Apple buyers could be in for a sour week.
With the iPhone maker gearing up to report its fiscal third-quarter earnings after Tuesday's closing bell, investors might be getting a little too comfortable ahead of the results, Michael Khouw, co-founder and chief strategist at Optimize Advisors, said Monday on CNBC's "Options Action."
"Apple is a name that typically moves about 6% on average the week that they report," Khouw said, referencing data from the last eight quarters. "Right now, the options market is implying a move of about 4.3%, and a smaller-than-average implied move usually reflects some level of complacency by the options markets."
That means investors could be in for a disappointment — and, on Monday, some mystery traders were betting on just that.
"The put-call ratio was about double its average, so puts out-traded calls, which is uncommon for Apple," Khouw said of the bearish bets placed in Monday's trading session.
"One of the trades that I noted, actually, was the August [$]195 puts," he said. "Somebody bought a little over 4,000 of those. They paid about $1.50. So, the buyer of those puts is making a bearish bet that Apple could fall below that 195 strike price by at least the $1.50 that they paid, so that would represent a fairly good-sized decline from where it's currently trading."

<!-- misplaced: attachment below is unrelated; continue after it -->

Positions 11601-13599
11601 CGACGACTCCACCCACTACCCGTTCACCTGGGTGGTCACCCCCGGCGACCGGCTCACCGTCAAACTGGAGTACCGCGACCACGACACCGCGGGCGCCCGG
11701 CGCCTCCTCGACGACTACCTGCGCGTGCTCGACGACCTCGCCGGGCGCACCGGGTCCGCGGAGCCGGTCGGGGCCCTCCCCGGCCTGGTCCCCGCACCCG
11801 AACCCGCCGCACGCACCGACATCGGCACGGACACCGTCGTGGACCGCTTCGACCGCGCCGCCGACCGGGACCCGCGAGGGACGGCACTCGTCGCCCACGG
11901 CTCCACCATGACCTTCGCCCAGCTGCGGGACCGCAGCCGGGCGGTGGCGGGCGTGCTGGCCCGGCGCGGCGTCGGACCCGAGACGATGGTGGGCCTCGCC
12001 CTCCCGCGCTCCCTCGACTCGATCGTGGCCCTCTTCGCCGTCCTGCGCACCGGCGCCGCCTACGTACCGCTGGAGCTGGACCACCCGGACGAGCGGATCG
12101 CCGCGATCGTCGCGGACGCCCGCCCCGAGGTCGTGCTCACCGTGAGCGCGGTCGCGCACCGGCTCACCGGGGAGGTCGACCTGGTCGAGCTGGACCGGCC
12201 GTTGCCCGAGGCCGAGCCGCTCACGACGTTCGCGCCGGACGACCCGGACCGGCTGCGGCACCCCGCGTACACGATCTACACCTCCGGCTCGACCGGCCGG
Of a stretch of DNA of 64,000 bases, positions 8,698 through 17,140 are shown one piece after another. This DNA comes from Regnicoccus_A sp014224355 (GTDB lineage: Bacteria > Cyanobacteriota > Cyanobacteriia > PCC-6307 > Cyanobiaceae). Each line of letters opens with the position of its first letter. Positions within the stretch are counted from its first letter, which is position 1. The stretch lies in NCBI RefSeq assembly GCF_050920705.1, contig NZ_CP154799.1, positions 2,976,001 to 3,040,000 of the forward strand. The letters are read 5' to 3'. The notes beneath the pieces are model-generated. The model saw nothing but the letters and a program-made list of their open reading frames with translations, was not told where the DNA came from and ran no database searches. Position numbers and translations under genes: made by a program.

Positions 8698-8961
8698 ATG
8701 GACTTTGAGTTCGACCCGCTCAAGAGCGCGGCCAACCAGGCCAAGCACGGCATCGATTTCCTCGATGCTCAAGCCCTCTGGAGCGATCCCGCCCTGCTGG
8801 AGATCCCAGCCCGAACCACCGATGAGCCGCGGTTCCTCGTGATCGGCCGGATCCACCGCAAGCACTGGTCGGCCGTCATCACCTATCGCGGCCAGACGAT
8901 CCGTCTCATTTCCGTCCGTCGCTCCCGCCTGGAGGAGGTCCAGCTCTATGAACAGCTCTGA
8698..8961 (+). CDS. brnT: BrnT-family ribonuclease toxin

When that trade was placed Monday, the mystery buyer was betting that Apple could fall 8% from its then-current levels. At Tuesday's levels, the presumed drop was closer to 7%.
"So, not everyone, apparently, is as sanguine as the implied move would suggest that they might be," Khouw said.
And, to some, Apple looks like it could endure market weakness for a while.
"I do think there's a real chance that the market's going to fade their earnings release tomorrow," Guy Adami, director of advisor advocacy at Private Advisor Group, said in the same "Options Action" segment. "So, I'm sort of in the ... 'beware' camp."
Brian Kelly, founder and CEO of BKCM, said in the same segment that Apple's stock looks "kind of sleepy" with tangible business drivers like the 5G boom still far out on the horizon.
"I think everybody's more concerned about what services are going to be. They don't really have a great product in the service area. They haven't had one ever, so they're still a handset company," Kelly said. "I think there's a lot of room for disappointment. If the stock is down 5[%], 10% from here, then maybe you can revisit that 5G play. But I don't think it's today."
Karen Finerman, co-founder and CEO of Metropolitan Capital Advisors, wondered if the complacency around Apple could create an opportunity for nimble traders to buy in.
"Let's say we start to see 5G nearer and nearer on the horizon. Does it give them a pass for crappy quarters until then?" she said in the same segment. "If that's the case, then you have either crappy quarters or good quarters until then, and if they're not going to be penalized for crappy ones, well, then maybe the risk-reward's interesting."
Apple shares were down less than 1% midday Tuesday.